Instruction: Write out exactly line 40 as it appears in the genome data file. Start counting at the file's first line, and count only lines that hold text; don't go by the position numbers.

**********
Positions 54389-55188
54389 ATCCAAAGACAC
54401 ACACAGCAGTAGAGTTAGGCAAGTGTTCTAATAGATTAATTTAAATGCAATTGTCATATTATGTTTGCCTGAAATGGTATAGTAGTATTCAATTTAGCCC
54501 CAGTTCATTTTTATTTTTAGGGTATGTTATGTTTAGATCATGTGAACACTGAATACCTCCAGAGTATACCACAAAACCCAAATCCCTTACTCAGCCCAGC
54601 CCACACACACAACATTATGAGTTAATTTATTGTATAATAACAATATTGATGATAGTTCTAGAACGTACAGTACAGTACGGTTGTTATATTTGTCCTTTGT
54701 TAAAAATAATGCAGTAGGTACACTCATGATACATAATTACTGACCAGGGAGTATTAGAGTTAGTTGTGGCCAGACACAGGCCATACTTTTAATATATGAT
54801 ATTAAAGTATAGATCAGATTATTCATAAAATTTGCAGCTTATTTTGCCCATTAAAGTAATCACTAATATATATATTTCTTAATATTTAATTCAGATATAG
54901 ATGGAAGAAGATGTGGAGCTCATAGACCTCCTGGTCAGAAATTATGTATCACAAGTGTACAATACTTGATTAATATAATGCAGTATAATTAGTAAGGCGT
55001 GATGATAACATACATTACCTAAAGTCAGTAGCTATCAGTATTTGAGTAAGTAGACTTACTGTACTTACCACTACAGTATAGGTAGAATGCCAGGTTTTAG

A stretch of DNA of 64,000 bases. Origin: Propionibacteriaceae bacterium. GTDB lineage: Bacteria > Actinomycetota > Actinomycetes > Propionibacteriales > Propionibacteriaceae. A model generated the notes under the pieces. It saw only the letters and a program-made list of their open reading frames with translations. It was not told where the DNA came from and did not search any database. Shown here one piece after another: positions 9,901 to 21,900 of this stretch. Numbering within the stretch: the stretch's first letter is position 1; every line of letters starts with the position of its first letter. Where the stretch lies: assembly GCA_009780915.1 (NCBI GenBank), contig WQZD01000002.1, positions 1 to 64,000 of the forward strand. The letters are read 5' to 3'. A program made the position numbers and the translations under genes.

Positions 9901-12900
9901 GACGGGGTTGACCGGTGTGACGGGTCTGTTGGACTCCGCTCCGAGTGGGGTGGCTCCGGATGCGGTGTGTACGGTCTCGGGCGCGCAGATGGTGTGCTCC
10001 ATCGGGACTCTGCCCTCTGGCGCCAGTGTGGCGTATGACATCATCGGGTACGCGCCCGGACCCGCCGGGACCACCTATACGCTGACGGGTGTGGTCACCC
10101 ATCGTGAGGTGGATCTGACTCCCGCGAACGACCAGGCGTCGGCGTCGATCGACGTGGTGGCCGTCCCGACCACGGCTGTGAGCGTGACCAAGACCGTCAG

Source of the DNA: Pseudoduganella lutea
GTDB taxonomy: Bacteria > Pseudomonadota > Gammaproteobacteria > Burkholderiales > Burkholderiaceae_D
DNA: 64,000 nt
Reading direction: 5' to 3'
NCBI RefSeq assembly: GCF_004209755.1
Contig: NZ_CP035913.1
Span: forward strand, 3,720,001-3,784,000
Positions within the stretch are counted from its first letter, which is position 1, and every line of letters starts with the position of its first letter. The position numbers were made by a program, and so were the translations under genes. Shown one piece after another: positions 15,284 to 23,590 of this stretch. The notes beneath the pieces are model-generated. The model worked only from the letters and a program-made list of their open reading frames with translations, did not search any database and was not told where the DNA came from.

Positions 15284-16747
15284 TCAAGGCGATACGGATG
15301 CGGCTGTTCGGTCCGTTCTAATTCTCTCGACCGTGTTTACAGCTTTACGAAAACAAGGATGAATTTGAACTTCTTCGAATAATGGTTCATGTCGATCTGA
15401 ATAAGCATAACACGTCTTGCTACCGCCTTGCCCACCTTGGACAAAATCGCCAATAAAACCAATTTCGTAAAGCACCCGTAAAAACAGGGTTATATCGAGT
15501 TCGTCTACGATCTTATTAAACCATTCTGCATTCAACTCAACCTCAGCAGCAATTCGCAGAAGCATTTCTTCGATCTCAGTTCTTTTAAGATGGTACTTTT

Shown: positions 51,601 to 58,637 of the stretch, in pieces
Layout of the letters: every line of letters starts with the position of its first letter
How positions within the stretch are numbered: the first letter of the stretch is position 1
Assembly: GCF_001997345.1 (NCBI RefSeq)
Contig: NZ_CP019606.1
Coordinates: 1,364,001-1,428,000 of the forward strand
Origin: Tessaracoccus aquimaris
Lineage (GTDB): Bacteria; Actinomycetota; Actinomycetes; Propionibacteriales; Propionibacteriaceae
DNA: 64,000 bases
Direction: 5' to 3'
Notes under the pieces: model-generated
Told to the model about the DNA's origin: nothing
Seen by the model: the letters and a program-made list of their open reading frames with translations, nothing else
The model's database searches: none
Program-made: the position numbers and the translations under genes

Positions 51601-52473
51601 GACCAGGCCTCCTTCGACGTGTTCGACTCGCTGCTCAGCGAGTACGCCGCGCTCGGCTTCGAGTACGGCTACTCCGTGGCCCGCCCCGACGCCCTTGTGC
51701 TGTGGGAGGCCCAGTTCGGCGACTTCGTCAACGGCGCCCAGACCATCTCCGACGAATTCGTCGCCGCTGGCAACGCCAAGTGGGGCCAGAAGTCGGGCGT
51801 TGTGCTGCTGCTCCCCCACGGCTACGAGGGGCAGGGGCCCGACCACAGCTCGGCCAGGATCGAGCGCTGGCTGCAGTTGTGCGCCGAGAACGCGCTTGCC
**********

Seen by the model: the letters and a program-made list of their open reading frames with translations, nothing else